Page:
Universal Periodic Review – MEDIA BRIEF

Monday, 29 October 2012 (morning)

(Disclaimer: The following brief is intended for use of the information media and is not an official record. The note provides a brief factual summary of the UPR Working Group meeting with the State under review and does not cover all points addressed. An official summary of the meeting can be found in the Working Group report.)

State under review

Represented by 29-member delegation headed by Mr Didier Burkhalter, Head of the Federal Department of Foreign Affairs.


To access national report, compilation of UN information, and summary of stakeholders’ information, visit the Switzerland page on the UPR website.

Troika *

Belgium, Cost Rica, Nigeria.

Opening statement by State under review

Few points raised in the  opening statement of State under review:
(See full statement on the Switzerland page on the UPR extranet )

  • The head of delegation noted that the 26 cantonal governments contributed to the preparation of the UPR of Switzerland as well as a coalition of NGOs;
  • There were four major principles which guaranteed the unity and diversity of the State building on a long tradition of the sharing and equality of powers directly with citizens; human rights lied at the heart of these principles which defined Switzerland;
  • The four principles of the State were as follows:  democracy, the rule of law, federalism and solidarity;
  • An important step was taken in January 2011 with regard to the unification of law, in January 2011, when a series of laws entered into force at the federal level, including the promulgation of the new criminal procedural code, the federal law on a penal procedure for minors, and a new civil procedure code;
  • Rooted in the Swiss federal constitution was the principle of protection of minorities and respect for cultural, linguistic and religious identity in the country;
  • In terms of international commitments, the Swiss Government, following its first UPR of 2008, ratified the OP to the Convention against Torture and the OP to the Convention on the Elimination against Discrimination against Women.  Several other ratification processes were underway, including for the first OP to the ICCPR;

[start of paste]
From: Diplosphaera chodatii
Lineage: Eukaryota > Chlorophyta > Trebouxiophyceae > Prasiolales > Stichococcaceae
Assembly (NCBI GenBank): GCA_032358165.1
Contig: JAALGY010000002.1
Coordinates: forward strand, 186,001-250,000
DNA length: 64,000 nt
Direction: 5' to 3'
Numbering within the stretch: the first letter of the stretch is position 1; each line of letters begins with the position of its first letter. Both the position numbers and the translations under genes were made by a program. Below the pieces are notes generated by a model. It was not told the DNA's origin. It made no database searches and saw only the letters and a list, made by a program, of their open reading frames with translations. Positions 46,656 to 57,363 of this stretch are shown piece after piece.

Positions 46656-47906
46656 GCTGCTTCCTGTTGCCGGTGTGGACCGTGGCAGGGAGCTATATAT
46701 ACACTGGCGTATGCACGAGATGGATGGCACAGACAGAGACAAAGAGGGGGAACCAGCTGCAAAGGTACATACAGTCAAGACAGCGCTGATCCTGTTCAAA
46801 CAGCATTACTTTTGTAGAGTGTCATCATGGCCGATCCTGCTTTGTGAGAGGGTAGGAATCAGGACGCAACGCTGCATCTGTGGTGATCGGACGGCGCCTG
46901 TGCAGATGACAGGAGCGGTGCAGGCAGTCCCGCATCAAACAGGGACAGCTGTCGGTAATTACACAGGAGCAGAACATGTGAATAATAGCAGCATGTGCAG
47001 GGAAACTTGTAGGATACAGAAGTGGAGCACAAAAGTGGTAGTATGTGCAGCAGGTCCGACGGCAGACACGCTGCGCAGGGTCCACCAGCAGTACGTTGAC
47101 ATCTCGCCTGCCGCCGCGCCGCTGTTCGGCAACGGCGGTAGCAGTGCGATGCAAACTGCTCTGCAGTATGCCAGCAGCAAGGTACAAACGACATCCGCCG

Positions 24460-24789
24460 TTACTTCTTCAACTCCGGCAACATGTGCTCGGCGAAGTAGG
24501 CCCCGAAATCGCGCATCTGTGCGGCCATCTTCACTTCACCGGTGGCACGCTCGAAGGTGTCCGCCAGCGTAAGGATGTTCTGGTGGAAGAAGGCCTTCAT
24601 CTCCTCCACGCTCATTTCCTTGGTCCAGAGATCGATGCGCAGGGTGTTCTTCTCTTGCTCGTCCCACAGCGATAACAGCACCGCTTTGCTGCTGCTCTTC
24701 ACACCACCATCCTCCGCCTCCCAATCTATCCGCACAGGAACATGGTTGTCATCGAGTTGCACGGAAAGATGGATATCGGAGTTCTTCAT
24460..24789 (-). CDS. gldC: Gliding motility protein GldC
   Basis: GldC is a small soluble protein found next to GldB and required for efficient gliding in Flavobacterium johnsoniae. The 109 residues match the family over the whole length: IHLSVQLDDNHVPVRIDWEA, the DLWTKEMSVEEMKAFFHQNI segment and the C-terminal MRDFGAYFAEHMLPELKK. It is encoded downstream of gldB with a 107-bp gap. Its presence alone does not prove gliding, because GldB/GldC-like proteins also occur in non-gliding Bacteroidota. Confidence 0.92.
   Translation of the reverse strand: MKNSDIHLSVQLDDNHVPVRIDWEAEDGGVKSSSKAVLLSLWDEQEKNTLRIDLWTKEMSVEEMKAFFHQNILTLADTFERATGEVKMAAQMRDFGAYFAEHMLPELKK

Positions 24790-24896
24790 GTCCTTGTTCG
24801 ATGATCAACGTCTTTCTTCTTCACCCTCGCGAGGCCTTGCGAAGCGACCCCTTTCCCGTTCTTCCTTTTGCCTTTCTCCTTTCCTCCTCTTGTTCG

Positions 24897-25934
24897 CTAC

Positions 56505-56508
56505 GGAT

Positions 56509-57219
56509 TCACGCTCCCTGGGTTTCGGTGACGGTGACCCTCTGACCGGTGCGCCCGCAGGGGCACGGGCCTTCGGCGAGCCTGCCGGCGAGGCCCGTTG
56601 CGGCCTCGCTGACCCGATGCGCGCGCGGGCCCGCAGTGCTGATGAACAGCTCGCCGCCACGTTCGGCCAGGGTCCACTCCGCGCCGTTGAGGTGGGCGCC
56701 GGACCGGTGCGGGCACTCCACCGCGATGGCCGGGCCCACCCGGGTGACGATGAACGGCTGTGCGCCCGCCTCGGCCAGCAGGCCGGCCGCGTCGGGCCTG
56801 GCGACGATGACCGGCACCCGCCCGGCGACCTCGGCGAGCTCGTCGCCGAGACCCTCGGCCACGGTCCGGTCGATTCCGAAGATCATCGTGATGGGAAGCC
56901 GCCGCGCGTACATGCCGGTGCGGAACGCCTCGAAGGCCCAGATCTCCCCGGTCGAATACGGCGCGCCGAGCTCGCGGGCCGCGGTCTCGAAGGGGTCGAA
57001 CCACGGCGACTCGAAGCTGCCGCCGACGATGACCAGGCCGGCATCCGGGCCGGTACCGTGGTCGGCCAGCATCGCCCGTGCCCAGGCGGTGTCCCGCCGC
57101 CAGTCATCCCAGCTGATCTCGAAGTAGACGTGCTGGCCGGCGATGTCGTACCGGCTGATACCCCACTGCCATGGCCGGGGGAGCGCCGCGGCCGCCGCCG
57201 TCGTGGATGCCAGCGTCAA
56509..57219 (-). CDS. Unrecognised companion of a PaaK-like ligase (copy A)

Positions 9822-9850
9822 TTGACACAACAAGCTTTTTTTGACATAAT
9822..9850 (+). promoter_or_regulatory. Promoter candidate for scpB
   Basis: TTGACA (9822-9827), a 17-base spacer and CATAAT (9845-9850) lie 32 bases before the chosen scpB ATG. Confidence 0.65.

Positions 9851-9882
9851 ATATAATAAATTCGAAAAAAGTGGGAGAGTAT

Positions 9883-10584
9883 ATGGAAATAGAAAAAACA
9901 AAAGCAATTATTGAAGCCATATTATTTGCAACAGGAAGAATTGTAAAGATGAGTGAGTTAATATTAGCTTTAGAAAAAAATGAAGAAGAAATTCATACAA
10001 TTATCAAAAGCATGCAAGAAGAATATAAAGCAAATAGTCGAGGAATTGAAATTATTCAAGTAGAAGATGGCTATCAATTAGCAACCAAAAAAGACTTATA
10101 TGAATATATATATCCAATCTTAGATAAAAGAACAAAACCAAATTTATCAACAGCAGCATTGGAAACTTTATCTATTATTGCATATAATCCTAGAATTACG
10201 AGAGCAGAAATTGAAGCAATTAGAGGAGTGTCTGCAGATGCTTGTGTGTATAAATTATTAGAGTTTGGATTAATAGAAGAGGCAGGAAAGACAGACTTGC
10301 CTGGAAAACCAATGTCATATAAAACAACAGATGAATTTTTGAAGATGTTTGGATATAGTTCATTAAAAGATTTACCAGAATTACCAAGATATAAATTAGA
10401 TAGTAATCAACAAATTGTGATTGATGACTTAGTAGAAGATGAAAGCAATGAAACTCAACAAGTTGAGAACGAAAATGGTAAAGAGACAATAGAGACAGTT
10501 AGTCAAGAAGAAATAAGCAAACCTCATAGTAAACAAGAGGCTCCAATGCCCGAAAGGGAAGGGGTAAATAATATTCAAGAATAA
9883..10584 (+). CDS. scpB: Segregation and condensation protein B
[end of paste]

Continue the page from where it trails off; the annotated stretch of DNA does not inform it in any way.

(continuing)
• A national commission for the prevention of torture was established in 2012 following the ratification of the OPCAT;
  • The head of delegation noted that the Swiss Resource Centre for Human Rights was established per a recommendation posed during the first UPR of Switzerland.  While this institution is heading towards the direction of a national institution in conformity with the Paris Principles, although the Federal Council will decide on the follow-up to this pilot project after 2015;
  • Concerning racial discrimination, there was a policy in place based on a plan of action to combat all forms of discrimination and anti-discrimination measures were adopted in each canton; Moreover, the Federal Council had endeavoured to promote harmony and peace among people of different religions or belief and had stressed respect for tolerance;
  • With regard to the law of November 2009 which decided that no new minarets would be constructed, the delegation noted that this legislation did not affect existing minarets and that freedom of religion and belief continued to be fully ensured in the country;
  • In terms of human trafficking, a national plan of action had been established and a federal law on extra-procedural protection of victims and witnesses of such acts;
  • In response to questions posed by States, the Federal Government instituted guidelines to implement gender equality including the provision of wages.


In total 80 States participated in the dialogue:  33 HRC members and  47 observers  (Statements available on the Switzerland page on the UPR extranet).

Positive achievements

Positive achievements noted by delegations included, among others:

  • The ratification of the OPCAT and the OP to the CEDAW;
  • The establishment of the national commission for the prevention of torture;